To take part please contact us at, call 0115 8467319 or visit the website:

Harmless are recruiting counsellors and therapists

Harmless are recruiting counsellors and therapists

Harmless are looking to recruit counsellors and therapists to work with clients who experience mental health problems and/or that self harm or are at risk of self harm and suicide.

JOB TITLE(S): Sessional therapists and bank staff 

Harmless are currently recruiting therapists to join our clinical team.

This role will primarily involve working with clients who experience mental health problems, depression and anxiety and/or that self harm or are at risk of self harm and suicide.

Those joining our team will also provide cover for both planned and unplanned shortfalls within the clinical team.

Rate of pay: £13.50 per session

Other benefits: Harmless will contribute to supervision costs (on a sliding scale) and offer CPD opportunities.


  • To provide therapy to clients who experience mental health problems, depression and anxiety, and/or that self harm or are at risk of self harm and suicide.


  • To work collaboratively and assertively with the communities and environments where a person is already in contact to provide information, containment and enhance a collaborative recovery approach for the person experiencing distress and self harm.


  • Therapists must be accredited with BACP or equivalent. Unfortunately we will not consider anyone who is not accredited at this time.


Reports To: The Clinical Co-ordinator
Responsible For: Delivery of services, no supervisory or managerial responsibilities.
Budget Responsibilities: N/A

Application closing dates: Close of business 1st August 2014
                                              Close of business 15th August 2014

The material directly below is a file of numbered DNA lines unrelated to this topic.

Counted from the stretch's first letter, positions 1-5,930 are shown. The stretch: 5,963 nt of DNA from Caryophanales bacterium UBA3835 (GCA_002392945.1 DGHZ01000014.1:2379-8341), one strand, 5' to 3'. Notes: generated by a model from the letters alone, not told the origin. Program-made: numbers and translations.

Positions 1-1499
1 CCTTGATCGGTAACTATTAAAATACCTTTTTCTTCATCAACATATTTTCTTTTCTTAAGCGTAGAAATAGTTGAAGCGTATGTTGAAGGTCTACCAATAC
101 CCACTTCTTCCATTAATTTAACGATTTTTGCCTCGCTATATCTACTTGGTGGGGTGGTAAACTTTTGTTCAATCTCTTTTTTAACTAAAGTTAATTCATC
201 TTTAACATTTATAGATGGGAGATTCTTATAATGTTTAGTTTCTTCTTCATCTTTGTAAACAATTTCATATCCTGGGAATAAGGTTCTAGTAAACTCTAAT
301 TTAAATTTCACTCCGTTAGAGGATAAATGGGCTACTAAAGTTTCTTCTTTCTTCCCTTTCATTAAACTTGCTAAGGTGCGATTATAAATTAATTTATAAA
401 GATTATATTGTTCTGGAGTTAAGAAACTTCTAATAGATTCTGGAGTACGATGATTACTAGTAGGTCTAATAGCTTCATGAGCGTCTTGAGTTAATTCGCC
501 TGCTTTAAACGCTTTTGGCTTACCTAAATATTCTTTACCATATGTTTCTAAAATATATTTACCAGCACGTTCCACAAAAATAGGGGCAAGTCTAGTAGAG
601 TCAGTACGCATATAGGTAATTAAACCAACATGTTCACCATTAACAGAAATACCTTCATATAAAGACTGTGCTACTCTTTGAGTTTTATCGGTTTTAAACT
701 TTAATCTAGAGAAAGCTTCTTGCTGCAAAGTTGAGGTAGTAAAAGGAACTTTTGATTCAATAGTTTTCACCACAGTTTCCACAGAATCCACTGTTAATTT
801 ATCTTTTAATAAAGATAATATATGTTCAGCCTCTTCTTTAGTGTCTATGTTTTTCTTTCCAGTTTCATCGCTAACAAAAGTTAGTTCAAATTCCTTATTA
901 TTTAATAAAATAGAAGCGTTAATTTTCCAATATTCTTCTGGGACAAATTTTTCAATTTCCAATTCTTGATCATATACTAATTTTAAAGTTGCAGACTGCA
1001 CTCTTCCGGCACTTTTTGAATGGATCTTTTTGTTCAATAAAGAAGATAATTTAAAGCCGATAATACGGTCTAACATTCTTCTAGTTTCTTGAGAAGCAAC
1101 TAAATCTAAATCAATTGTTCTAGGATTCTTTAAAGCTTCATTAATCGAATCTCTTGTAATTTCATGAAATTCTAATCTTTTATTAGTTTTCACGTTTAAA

Interview dates: Thursday 7th August 2014 / Wednesday 20th August 2014

For more information about this position or for an application form, Job description and person specification – please email

In the news: Threefold rise in British children visiting self-harm websites, study reveals

The number of Britons as young as 11 visiting self-harm websites has nearly trebled in three years, according to the most comprehensive study into children and the internet.

As many as 17 per cent of children had seen websites promoting self-harm in 2013, up from 6 per cent in 2010.

Reports of cyber bullying had also risen, from 8 per cent to 12 per cent last year which saw a disturbing number of teenage suicides, including 14-year-olds, Hannah Smith and Izzy Dix, who took their lives as a result of online abuse.

A Europe-wide academic study, Net Children Go Mobile, showed as many as a fifth of 13-year-olds had gone on pro-anorexia sites. The study of 3,500 children aged nine to 16 across seven countries – 500 of them in in the UK – found a quarter admitting they were missing food or sleep to go online.

Professor Sonia Livingstone from the London School of Economics, who oversaw the study’s British side, said: “No one wants to imagine their kids looking at dodgy sites but things that weren’t on the agenda are rising. Without panicking, we need to broaden our gaze, to talk to our kids about a wider range of online issues.”


Date: 2nd July 2014

A young service user shares their experiences of accessing our self harm services

‘Where do you start when your asked to write a blog on such a serious and sensitive topic? Especially when it’s to inform the many people effected how you were effected by a serious issue that can effect anyone! I suppose a good way to start would be the effects that self harm had on me.

I thought I was alone. I thought I was different. I thought everything was my fault. I thought self harm was the only option and no body at all could help me change that. I thought wrong.

Of course it wasn’t easy but the things worth doing never are, but this was my first step to recovery and the beginning of a new chapter of my life.

I thought I’d give harmless a go. After all if I didn’t like it I didn’t have to go again. The first week was scary, the tension was building up as the day got closer but that’s completely normal, just like trying anything you haven’t done before.

I met Adrienne, she seemed nice so I went again. I found the first few weeks a bit scary but as time went on I got more comfortable. One week had turned in to two weeks, two into three and eventually three into a year and a half.

I was terrified teenager, struggling to cope with every day occurrences and self harming to get through each day. Thanks to Harmless I am me again. The past is a learning curve for me and the people I love and although I can’t predict the future I’m pretty sure it will be a bright, but that’s thanks to harmless for helping me secure one. Without them I would still be surrounded by all the negative thoughts that are now behind me. All you have to remember is everybody deserves happiness, including you. Now when the going gets tough I know where to go.’